The Double Kettlebell Snatch
A Little Goes A Long Way!

CrossFit Without Olympic Lifts?

FemaleOlyLifterCrossFit has been a boon to the Olympic Lifting community.  There is no question that the number of people who are training the lifts and are competing has exploded over the last few years due to the inclusion of the lifts in almost every CrossFit WOD.  But is this a good thing or a bad thing?

Dr. Stuart McGill is the "go to guy" when it comes to understanding how the back works and how to keep it safe.  In a recent interview posted on the T-Nation website Dr. McGill stated:

A major component of CrossFit is Olympic lifting. Olympic lifting must find the lifter. Not the other way around given the special anatomical gifts needed to lift with efficiency and injury resiliency.

The flexibility required in the hips and shoulders in many cases is a gift from your parents. No matter how much stretching is attempted, some will never have the hip and shoulder socket anatomy to deep squat and support a bar overhead. But they will try, and their compromised form will create substantial injury mechanisms.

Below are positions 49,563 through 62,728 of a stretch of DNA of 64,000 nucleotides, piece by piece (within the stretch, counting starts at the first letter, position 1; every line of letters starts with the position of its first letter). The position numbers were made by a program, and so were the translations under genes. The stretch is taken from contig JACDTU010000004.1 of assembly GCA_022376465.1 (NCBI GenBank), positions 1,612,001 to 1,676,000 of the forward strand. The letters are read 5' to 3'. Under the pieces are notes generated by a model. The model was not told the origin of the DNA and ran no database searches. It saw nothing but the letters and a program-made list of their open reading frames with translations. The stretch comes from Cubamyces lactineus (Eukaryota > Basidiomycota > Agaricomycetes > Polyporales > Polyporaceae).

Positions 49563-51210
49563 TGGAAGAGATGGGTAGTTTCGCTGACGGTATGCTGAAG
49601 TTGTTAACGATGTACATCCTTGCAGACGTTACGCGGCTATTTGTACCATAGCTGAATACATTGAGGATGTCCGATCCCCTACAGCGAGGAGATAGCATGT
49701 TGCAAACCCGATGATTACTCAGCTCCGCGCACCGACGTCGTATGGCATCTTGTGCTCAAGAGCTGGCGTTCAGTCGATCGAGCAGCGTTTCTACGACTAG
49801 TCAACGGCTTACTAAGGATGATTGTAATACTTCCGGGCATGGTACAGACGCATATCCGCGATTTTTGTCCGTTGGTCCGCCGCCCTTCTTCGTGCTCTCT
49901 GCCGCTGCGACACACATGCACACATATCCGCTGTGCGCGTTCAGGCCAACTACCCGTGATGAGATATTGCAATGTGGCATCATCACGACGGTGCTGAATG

What does the above statement mean?  It means that a very small cross-section of the athletic community is going to be naturally gifted enough to be able to perform the lifts without exposing themselves to potential injury.  This is something that I have found as well and the primary reason why we don't insist on our athletes doing a lot of Olympics Lifts with the bar; we use the Kettlebell instead in a unilateral as opposed to a bilateral method.  Not to start too much of a ruckus but I can screen out over 85% of the athletes I train from Olympic Lifts because of poor posture, inadequate shoulder mobility, and insufficient strength.  If you are training at a CrossFit gym, and everybody is doing Olympic Lifts, then you might want to question the safety and veracity of the program and its long-term effect it is going to have on the athletes.

I think the most significant points he made during the interview was in regards to learning how to lift properly, not lifting to fatigue, and that moderation actually leads to less injury in the long run.  Check out the rest of Dr. McGill's interview on the T-Nation website.


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